Replacing front brakes at 90K miles required drilling out the rotor pins due to rust to put in new ones and avoid paying for replacement rotors. New pins are now properly greased. Replaced Lower Control Arms at 140K miles when alignment hardware seized from rust for caster/camber since never adjusted for all my alignments whereas only toe was adjusted. Nice that it stayed in alignment, bad that it was never exercised to prevent seizure. New LCA and alignment cam bolts/nuts are properly lubricated to prevent issue from occurring once again.
Have replaced resonator and muffler with new stainless steel OEM hardware. One of the pipes going from the catalytic converter to the resonator is leaking and temporarily patched with aluminum flashing and clamps until I get the pipes replaced. May still have an exhaust manifold leak which will cost me $1600 to replace and is not a job I would do myself. OEM radio died at 110K miles and was replaced with an aftermarket HD radio which now requires replacement as well.
Experienced a temporary misfiring of cylinders after a heavy period of rain due to carbon and rust buildup in the spark plug wells and inside the boot to the spark plug coils. Have since cleaned out the wells and coil packs and have not experience issue any further. Learned the hard way that waxing a vehicle is necessary in a cold climate to protect the clear coat from prematurely wearing down during winter snow months. Now need a chip guard for the hood to prevent daily rock chipping of paint.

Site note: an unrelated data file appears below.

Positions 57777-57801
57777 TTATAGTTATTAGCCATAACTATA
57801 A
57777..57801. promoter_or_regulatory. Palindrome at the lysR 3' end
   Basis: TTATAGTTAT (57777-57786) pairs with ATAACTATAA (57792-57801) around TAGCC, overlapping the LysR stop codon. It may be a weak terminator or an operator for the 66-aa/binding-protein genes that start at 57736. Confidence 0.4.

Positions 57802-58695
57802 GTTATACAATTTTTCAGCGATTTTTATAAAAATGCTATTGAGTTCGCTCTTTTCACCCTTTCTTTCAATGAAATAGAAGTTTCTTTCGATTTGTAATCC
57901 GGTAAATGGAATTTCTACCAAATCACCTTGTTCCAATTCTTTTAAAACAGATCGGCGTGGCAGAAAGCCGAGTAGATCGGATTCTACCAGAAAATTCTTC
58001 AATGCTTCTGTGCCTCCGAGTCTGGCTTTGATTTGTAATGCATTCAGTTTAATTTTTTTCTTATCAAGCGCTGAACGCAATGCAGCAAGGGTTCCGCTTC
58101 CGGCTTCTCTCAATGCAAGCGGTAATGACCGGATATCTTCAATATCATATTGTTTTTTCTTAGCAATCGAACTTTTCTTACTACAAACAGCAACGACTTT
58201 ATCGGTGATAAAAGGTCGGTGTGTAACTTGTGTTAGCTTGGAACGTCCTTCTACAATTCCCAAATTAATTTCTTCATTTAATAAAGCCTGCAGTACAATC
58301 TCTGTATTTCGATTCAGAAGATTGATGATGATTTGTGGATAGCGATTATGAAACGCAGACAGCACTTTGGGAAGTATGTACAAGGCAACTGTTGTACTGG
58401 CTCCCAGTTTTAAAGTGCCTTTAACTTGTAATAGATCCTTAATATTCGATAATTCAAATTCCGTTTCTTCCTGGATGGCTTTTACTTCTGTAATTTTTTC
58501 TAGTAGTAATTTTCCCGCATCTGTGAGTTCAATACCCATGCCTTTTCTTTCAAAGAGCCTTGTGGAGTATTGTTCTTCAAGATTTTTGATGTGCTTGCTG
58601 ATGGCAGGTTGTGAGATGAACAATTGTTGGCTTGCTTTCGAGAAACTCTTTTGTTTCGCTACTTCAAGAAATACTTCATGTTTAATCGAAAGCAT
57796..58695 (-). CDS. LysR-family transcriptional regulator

I own a 2008 tundra which I bought new at Avondale Toyota. I also own a 2006 4Runner which is why I bought the tundra. The 4Runner is a great SUV but unlike my 4Runner my tundra has left me with a bad taste for Toyota quality which the tundra falls way short on. So here it goes, I only have 56k on it and I am on my 2 oil leak, the latest oil leak is the timing cover which they gave me an estimate of $3500 to fix. I thought for this price I might be Getting a new engine but no. This to me is a prime example of poor workmanship/quality. The days of owning a Toyota and driving it for 200k with little or no issues has gone the way of the do-do bird. Very disappointed. I guess it is trade in time. Maybe I'll get a Chevy at least the warranty is better. Buyer beware.
I noticed the paint on my 2010 Toyota Tundra was starting to dull with fist size spots all over it. Toyota gave me the run around and agreed to wet sand it, they called it "ghost spotting". It turned out ok but not like a paint job should look like. Still off dull.. I took the truck in because of tire balance issue. Service manager told me he thought he could get the truck repainted. Yeah! The service writer came to tell me they found a cam seal leak that needed repair. $2500 worth of repair. I only had 66,000 miles on it. 6000 miles out of warranty. The district rep said they would fix one or the other. I opted to get them to pay for the repair. I would live with the poor paint job. Toyota knows they have a problem with the Super White paint, but will not fix it. They leave me no choice but to buy a GM truck. I've bought 5 Toyotas but no more after the way they handled this.